Most colored succulents do not occur naturally. They are diligent but sometimes accidental results of various cultivation and breeding practices and usually take years to achieve. These succulents are not just visually appealing but are also tough plants since they are the result of combining the desirable traits of their parent plants.
One colored succulent hybrid that has made a name as a houseplant is Echeveria ‘Black Prince’ which first appeared in the early 70s. This successful succulent continues to amaze today with its prolific growth and stunning dark leaves and patterns.
Here are interesting facts about this charming Echeveria as well as some tips to grow them at home.
What is ‘Black Prince’?
Echeveria ‘Black Prince’ is a member of the Crassulaceae or Stonecrop family. Developed in California by Frank Reinelt, it is the result of crossing two distinct succulents originating from Mexico (1).
This hybrid was created by pollinating E. shaviana (Mexican Hens) from which it got its delicate leaves with E. affinis (Black Echeveria) which is the source of its unique black color.
It is a rosette-forming succulent that grows a compact pattern of thin but fleshy triangular dark leaves. These leaves start green and age to a deep burgundy brown, too dark it is almost black. The lower leaves are wider and develop yellow edges over time (2).
‘Black Prince’ is a slow-growing perennial but it can grow up to 1ft (30 cm) high, especially when planted on the ground. Upon maturity, it produces long-lasting short fleshy stalks of small deep red flowers usually in autumn to early winter as well as flower-like offset clusters (3).
Landscape and Horticultural Uses
E. ‘Black Prince’ makes an excellent potted plant that can be grown indoors. Because of the striking contrast, it is often planted in dish gardens with light-colored and green succulents like Aeonium and Peperomia (4).
This succulent is also a good groundcover or accent in the garden, especially where there is full sunlight. Because it is an evergreen drought tolerant plant, it provides color and life in the garden throughout the year and works very well in the rockery garden (5).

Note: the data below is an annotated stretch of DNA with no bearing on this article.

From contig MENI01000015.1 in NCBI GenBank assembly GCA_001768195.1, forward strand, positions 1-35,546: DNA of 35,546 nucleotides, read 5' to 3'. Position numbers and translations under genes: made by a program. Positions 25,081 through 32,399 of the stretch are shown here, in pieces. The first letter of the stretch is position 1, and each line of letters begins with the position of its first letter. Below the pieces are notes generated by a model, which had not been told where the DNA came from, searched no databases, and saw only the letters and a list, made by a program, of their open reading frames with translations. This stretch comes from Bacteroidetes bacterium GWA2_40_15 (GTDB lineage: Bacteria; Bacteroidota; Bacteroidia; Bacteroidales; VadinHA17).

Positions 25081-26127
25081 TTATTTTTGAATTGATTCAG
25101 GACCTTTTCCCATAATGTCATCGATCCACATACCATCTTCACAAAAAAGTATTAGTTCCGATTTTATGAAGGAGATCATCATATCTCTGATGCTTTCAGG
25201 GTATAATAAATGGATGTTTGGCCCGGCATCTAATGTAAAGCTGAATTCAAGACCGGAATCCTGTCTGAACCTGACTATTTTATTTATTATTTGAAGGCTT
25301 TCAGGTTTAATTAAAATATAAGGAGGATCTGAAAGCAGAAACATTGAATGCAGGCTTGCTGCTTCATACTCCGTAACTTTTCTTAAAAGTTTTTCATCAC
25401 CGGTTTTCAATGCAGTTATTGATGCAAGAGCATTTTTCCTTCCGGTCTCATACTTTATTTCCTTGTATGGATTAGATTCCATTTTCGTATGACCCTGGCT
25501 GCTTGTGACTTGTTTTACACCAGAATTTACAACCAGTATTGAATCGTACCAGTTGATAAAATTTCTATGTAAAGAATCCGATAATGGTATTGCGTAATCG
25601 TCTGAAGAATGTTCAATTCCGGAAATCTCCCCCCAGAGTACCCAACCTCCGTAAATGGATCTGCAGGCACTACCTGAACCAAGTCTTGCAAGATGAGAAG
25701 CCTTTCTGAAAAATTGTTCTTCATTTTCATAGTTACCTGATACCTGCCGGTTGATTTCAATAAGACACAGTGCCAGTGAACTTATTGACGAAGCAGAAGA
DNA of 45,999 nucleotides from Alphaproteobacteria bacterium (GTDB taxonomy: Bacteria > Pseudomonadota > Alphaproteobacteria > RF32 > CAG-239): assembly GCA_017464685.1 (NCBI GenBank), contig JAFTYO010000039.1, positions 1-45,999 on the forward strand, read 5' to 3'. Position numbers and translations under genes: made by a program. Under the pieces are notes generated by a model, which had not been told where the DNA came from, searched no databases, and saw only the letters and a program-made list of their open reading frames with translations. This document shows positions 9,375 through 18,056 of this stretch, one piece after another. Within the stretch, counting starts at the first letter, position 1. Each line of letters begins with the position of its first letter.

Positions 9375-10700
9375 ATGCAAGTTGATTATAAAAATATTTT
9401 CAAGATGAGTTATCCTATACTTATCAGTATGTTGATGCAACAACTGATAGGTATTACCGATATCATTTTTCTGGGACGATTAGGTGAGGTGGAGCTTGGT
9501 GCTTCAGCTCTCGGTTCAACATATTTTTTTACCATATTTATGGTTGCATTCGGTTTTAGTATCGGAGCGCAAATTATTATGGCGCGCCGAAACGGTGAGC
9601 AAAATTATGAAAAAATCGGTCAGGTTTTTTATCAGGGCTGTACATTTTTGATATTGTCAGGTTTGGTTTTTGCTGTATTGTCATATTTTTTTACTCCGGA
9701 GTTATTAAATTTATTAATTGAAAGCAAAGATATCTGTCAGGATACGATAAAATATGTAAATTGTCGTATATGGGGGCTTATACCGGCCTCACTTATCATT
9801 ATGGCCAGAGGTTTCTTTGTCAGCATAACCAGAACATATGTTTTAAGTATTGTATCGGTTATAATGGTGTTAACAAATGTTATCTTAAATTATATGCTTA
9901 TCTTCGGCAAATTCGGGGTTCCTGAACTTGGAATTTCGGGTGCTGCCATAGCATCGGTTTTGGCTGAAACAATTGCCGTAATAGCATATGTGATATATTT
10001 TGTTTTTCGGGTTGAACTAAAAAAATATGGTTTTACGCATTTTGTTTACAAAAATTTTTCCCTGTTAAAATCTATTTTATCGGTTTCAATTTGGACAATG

‘Black Prince’ is also used in modern bouquet arrangements in which live plants are used. The flower-like and dark foliage provides an elegant and unique appeal making it popular among clients looking for novelty.
Echeveria ‘Black Prince’ Care Tips
Echeverias are typical succulents requiring full sun to thrive. ‘Black Prince’ can tolerate partial shade but needs a good exposure to sunlight to achieve its deep foliage color (2).
A well-draining soil made of 60-70% mineral material and 40-30% organic material is ideal for this plant since the root system needs anchorage but at the same time drainage and aeration.
It has low water requirements and is extremely drought-tolerant so irrigation is occasional. During spring to summer, infrequent but regular watering is needed just to keep the soil moist and retain the turgid nature of the leaves.
‘Black Prince’ is winter hardy up to 25°F (-4°C). It is best to keep a potted plant indoors where temperatures can be regulated. Refrain from watering during winter, sparingly if need be, particularly those planted fixed outdoors (1).
Propagation and Maintenance
Like most hybrids, this succulent will not come true from seed so the most common form of propagation is vegetatively. Usually from the offsets and the leaves (3).
Although ‘Black Prince’ is slow-growing, it is fairly easy to root. Growers often just leave leaf cuttings on top of a porous and moist growing medium and then roots start forming after a week.
Succulents like Echeveria produce stunning blooms which can exhaust the plant resulting in spindly growth. Although the bright flowers make the plant look even more attractive, pruning the flower stalks is a good way to keep the energy reserves of the plant to maintain its compact form and produce offsets too. Nothing goes to waste as leaves from the stalk can still develop new plants as well.
The dark leaves of ‘Black Prince’ show water spots so to avoid this in plants grown in containers indoors, use mineral-free or distilled water when irrigating. Or gently clean the leaves with a piece of dry cloth (4).
*photo by Satakorn.s/depositphotos
(1) Bagnasco, J. and Reidmuller, B. Success with Succulents. Cool Springs Press. 2017. P. 192.
(2) Agrilife Extension. Echeveria ‘Black Prince’. Texas A&M University System. 2020. P.17.
(3) Plants Database. Echeveria ‘Black Prince’. The National Gardening Association. 2020.
(4) Baldwin, D. Succulents Container Garden. Timber Press. 2010. P. 248.
(5) Flora and Fauna Web. Echeveria ‘Black Prince’. National Parks Board. 2020. https://www.nparks.gov.sg/florafaunaweb/flora/7/3/7346.